Motorsport / 27 February 2019, 09:05am / Stanislas Touchot
Tavullia, Italy - Motorcycling legend Valentino Rossi says he has discovered the fountain of youth in his VR46 Riders Academy as he aspires to continue competing at the highest level past his 40th birthday, which he recently celebrated.
"Working with young people keeps me young," said the nine-time world champion who set up the Academy near his home town of Tavullia in 2013 to help aspiring young riders and revive the ailing MotoGP sector in Italy.
Five years on, the Yahama rider, also known as "The Doctor," is competing against two of his proteges - Franco Morbidelli and Francesco Bagnaia.
Three of the six Italians who will line-out in the first Grand Prix of the season on March 10 in Qatar train on a dirt track circuit at Rossi's "Motor Ranch" at Tavullia, a village in eastern Italy where the local hero grew up.
Forming two oval circuits, the 2.4-kilometre track stands out in the valley against a backdrop of vineyards and olive groves.
In this unlikely location 11 aspiring riders train alongside their idol, during long "American-style" sessions - two eliminations on each passage before a final four.
Next season, they will all be competing at the world championships in MotoGP, Moto2 or Moto3.
"The original idea of the Academy was to bring Italian motorcycling back to where it was 15 years ago, when we were on top," Alessio Salucci, a childhood friend and right-hand man of Rossi, now the Academy's sporting director, told AFP.
"It was a lot of work, listening to Valentino and going full throttle."
The ranch is located on the site of an abandoned gypsum quarry, where Rossi used to train with his friends.
Rossi enjoyed working within a group so much that he decided to convert an abandoned farmhouse and start the Academy on 65 hectares of his father's land.
"First there were riders, only afterwards did it become the Academy," explains Salucci.
"Valentino worked out at a gym at Pesaro. Local kids Niccolo Antonelli, Andrea Migno, Franco Morbidelli used to tag along because they knew he trained there.
"They would say: 'Vale (Valentino) we don't have gloves; Vale, we don't have a riding suit'.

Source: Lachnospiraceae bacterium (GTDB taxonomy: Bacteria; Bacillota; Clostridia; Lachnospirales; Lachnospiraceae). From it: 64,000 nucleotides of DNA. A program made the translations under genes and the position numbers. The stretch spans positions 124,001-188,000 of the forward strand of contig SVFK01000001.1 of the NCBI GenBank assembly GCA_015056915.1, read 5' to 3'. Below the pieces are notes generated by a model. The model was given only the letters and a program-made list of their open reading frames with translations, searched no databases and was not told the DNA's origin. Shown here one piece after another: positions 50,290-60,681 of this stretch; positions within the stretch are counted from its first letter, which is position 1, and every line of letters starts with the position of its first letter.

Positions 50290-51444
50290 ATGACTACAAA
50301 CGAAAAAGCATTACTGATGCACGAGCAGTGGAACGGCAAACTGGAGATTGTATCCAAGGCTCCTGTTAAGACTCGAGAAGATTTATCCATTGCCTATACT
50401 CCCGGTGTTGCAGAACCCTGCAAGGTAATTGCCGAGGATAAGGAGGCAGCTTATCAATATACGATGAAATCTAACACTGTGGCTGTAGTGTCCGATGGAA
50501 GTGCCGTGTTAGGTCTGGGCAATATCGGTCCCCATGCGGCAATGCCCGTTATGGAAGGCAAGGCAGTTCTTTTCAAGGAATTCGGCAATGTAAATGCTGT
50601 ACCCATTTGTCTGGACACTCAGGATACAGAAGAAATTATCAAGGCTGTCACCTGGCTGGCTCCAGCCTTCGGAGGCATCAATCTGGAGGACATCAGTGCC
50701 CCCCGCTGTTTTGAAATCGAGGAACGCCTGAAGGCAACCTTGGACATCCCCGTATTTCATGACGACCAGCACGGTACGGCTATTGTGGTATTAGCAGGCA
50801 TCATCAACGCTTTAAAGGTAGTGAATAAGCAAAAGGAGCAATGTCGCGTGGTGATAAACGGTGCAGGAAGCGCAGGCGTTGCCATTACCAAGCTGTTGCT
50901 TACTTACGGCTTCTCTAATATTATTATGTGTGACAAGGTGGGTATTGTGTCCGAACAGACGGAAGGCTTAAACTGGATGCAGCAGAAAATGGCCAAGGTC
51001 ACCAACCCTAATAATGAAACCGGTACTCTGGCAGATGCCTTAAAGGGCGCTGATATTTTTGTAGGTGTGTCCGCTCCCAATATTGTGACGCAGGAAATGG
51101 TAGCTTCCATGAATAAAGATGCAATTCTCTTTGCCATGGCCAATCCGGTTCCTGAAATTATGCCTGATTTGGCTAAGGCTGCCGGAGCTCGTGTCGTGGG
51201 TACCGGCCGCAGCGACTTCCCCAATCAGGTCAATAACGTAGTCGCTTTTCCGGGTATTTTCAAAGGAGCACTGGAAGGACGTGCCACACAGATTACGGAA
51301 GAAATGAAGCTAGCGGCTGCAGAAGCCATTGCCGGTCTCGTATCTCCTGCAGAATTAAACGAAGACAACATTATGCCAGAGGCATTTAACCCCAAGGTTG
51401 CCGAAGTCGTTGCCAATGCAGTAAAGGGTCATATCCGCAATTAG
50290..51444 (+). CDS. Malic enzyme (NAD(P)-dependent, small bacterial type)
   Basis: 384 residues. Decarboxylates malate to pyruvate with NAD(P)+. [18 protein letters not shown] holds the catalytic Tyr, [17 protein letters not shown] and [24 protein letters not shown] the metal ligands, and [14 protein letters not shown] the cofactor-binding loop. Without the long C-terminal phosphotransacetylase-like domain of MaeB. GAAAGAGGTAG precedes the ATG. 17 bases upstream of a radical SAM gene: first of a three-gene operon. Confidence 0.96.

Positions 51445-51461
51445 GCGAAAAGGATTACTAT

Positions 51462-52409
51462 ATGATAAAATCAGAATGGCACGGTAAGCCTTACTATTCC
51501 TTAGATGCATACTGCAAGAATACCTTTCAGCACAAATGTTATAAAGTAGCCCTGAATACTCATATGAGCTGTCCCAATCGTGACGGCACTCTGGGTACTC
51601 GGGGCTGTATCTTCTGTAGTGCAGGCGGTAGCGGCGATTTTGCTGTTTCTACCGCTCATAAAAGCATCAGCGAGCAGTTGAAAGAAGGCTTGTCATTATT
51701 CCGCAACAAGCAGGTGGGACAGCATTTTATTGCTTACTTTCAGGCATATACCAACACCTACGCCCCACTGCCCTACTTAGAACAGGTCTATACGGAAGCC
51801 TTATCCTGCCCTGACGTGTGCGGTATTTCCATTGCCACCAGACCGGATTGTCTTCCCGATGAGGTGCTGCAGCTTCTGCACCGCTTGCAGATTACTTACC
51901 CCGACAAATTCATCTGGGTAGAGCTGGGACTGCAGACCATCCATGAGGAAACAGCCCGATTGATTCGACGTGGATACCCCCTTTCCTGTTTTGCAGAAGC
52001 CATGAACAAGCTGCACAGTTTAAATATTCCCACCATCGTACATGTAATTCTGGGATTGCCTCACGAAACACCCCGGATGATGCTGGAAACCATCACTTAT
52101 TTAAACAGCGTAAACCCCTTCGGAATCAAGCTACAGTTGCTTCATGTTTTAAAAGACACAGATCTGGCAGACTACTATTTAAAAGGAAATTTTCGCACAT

"We helped them, but in a basic way. So Vale offered to start the Academy, to help these boys, but to do so in a serious way."
The business has grown to such a point that there are now 12 riders working at the Academy.
"It has become a successful project because we've had two junior world champions, two Moto2 world champions (Morbidelli in 2017, Bagnaia in 2018) and we're going to have two MotoGP riders," Alberto Tebaldi, another of Rossi's friends who oversees the VR46 project, told AFP.
Rossi's lifestyle provides the model for the aspiring riders.
Eleven mini-Valentinos work out and compete alongside the maestro and have assess to his personal doctors, dieticians and trainer Carlo Casabianca.
"Valentino's lifestyle revolves around the bike," said Saluccio.
"The others need to understand how to live like a rider. So everything that Valentino does, every minute, is worth following."
"He's been in this sport for the past 23 years and I'm 22. All the difficulties, he has already experienced them. And thanks to him we know immediately how to resolve them," Bagnaia told AFP.
"I've grown up with Valentino as my idol. It's obvious to see he can't live without this. The simple fact he's the first to arrive in the morning and the last to leave training, that tells you a lot.
"It's an all-consuming passion."
The Academy students' success has, however, resulted in a unexpected conflict of interest -- riders who train together compete for rival stables, including Rossi's Sky Racing Team by VR46 which takes part in Moto2 and Moto3.
"They guys know our philosophy. We're very happy to have Team Sky and some results, but we also give the maximum for Marco Bezzecchi (an Academy member but also a Red Bull KTM rider). And if Bezzecchi wins a race, we'll be very happy," insisted Tebaldi.
For Rossi, who finished third last season in MotoGP, his 18th podium finish in all categories in 23 years, it's a win-win situation.
"Training on your own is boring," said Saluccio.
"Now he's training with guys who go fast and who want to beat him. He wants to beat them too and it's not easy. Competition, day in, day out, that's what Valentino gets out of the Academy."